New book! Shaping EU Public Procurement Law: A Critical Analysis of the CJEU Case Law 2015–2017

Shaping EU Public Procurement Law: A Critical Analysis of the CJEU Case Law 2015–2017, a new book by EPLG Member Albert Sanchez-Graells and Constant de Koninck, is on pre-sale now (please visit this address)!

Here is the Overview from the publisher’s website

About this book:
Shaping EU Public Procurement Law: A Critical Analysis of the CJEU Case Law 2015–2017 studies the continual development of European Union (EU) public procurement law through the case law of the Court of Justice of the European Union (CJEU). Tenderers of the EU Member States have to take into account the interpretation given by the CJEU of EU procurement law when putting into the market their public procurement contracts. Case law evolves quickly; therefore, it must be updated on a regular basis to provide practitioners with actualised and relevant insight. The book shows that the period between 2015 and 2017 has been interesting and rather intense for the development of EU public procurement law, where the CJEU has not only consolidated some parts of its long-standing procurement case law but also introduced significant innovations that can create future challenges for the consistency of this regulatory regime. The book assesses what might be the effect of the new rules in the factual situations considered by the Court of Justice and how they may warrant a different decision in the future.

What’s in this book:
The first part of the book offers a unique reflection on enduring themes in public procurement law such as the following and concludes with some thoughts on some of the salient aspects of this recent episode of silent reform of EU public procurement law through CJEU case law:

  • shaping of the scope of this regulatory regime;
  • development of tighter criteria for the exclusion of candidates and tenderers;
  • conduct of qualitative selection;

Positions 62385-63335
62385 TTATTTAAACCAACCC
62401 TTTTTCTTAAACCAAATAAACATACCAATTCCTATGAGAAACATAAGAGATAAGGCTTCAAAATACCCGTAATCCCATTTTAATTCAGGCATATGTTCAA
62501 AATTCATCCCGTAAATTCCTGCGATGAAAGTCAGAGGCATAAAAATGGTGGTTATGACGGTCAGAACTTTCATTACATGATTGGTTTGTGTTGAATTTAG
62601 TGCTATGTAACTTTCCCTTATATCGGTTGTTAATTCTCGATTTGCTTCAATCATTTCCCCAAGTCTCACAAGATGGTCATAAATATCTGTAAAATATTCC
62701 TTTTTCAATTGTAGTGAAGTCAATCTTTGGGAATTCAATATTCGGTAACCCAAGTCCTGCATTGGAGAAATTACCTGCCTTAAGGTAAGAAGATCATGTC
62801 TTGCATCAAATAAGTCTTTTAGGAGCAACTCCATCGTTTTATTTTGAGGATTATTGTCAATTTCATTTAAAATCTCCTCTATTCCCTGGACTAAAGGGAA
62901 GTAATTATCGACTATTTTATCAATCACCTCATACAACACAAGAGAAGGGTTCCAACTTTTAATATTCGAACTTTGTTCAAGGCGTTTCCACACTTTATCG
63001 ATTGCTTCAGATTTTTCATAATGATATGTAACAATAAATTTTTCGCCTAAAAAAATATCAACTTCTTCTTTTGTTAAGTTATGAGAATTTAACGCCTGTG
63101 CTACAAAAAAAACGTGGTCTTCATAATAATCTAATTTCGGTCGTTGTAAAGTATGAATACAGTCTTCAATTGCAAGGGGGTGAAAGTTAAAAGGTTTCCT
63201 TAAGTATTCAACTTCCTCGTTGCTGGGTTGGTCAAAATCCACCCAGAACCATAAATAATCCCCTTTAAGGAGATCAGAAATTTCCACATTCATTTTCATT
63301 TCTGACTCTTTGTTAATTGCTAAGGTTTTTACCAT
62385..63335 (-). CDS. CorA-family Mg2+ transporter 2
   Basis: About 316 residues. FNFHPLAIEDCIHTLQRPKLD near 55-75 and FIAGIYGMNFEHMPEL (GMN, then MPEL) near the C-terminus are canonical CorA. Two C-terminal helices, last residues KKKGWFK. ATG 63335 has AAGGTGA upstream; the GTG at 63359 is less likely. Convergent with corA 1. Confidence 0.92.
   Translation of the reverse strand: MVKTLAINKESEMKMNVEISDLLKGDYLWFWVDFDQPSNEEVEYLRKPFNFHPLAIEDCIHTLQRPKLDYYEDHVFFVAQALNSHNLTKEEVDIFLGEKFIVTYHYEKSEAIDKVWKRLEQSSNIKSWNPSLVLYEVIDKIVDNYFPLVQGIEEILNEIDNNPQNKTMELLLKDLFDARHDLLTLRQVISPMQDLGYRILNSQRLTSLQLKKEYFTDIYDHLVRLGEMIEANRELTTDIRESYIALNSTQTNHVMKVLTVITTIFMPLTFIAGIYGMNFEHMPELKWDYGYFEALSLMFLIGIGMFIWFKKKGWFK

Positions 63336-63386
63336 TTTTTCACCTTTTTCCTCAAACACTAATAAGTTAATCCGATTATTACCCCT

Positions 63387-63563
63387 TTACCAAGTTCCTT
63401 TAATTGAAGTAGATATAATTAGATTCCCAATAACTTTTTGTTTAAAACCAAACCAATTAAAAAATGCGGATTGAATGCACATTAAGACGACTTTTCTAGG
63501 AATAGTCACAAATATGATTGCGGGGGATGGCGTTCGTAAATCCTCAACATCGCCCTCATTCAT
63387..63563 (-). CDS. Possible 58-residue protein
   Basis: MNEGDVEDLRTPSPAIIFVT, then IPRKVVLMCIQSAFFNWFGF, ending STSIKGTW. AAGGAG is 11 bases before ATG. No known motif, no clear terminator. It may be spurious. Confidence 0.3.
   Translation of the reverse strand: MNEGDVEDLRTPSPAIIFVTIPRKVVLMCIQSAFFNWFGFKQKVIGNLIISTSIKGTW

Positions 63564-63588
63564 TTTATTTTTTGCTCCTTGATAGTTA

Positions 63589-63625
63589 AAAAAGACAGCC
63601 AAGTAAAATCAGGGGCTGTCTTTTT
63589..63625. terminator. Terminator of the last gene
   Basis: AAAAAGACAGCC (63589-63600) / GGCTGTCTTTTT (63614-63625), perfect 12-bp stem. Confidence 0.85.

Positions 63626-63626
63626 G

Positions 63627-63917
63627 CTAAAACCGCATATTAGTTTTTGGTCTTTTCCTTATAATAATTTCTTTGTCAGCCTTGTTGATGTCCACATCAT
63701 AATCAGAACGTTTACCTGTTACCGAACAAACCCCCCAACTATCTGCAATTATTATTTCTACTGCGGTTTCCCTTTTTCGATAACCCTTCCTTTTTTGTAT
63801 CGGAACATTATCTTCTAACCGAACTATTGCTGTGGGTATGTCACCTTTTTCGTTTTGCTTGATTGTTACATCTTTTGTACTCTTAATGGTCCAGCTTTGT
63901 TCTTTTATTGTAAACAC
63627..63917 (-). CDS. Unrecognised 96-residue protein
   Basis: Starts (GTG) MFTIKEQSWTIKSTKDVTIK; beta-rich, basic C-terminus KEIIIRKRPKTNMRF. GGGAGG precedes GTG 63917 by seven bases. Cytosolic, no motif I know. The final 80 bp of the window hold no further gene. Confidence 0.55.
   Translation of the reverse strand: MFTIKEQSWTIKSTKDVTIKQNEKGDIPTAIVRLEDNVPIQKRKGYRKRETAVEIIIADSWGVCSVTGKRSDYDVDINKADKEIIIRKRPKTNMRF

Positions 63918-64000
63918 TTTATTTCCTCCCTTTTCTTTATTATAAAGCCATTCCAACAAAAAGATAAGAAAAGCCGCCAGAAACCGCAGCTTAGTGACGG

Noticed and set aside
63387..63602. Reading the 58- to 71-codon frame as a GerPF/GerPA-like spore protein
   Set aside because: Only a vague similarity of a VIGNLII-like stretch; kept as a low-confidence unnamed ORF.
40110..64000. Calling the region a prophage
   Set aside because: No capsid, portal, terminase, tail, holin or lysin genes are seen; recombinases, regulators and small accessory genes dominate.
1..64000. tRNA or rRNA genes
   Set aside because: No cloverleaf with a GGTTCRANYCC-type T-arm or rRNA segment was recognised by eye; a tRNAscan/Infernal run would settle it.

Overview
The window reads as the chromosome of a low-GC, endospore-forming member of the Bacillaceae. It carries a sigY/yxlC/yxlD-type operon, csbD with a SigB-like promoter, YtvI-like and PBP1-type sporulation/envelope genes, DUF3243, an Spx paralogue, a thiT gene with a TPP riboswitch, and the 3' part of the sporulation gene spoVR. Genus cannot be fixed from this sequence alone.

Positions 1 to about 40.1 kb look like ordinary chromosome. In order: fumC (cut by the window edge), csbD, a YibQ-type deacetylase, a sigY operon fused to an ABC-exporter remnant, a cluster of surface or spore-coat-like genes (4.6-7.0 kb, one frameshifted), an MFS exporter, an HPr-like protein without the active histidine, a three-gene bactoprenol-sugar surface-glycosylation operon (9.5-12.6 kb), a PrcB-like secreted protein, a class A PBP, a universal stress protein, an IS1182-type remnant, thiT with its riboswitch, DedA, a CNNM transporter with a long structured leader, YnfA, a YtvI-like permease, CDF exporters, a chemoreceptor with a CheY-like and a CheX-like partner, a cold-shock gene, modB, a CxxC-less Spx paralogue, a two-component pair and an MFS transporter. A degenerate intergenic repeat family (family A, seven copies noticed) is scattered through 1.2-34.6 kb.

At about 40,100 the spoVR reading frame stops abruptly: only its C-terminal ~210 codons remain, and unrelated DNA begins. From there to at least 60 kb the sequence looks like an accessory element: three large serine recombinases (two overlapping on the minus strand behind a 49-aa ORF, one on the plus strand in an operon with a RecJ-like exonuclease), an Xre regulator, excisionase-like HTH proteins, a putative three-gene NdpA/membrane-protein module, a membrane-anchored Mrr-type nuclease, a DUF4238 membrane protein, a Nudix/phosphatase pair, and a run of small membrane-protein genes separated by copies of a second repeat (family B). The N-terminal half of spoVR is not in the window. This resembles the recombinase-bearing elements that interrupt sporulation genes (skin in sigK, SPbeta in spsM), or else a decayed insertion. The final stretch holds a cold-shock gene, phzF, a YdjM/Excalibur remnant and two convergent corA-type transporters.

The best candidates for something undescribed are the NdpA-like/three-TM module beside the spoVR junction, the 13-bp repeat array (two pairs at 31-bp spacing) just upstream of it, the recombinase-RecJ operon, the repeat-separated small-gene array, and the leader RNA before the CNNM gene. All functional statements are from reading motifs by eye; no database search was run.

• consolidation of the court’s previous approach to technical specifications;
  • new developments in tender evaluation;
  • inclusion of contract performance clauses with a social orientation; and
  • development of interpretive guidance concerning several aspects of the procurement remedies regime.

The second part of the book contains the essential excerpts of forty-one chronologically ordered judgments issued by the CJEU in the period 2015–2017, which have been selected because they raise either new issues or important matters of public procurement law. Each of the selected judgments is followed by an exhaustive and critical in-depth analysis, highlighting and providing insight into its legal and practical issues and consequences. An exhaustive subject index offers the reader quick and easy access to the case law treated in this book.

How this will help you:
This unique, well-reasoned book on judicial legislation in EU public procurement and concessions law is a ‘must-have’ reference work for judges and courts of all EU Member States and candidate countries and academics and legal professionals who are active in the field of procurement law. This book will also be valuable for law libraries and law schools across the world and for law students who focus their research and studies on EU law.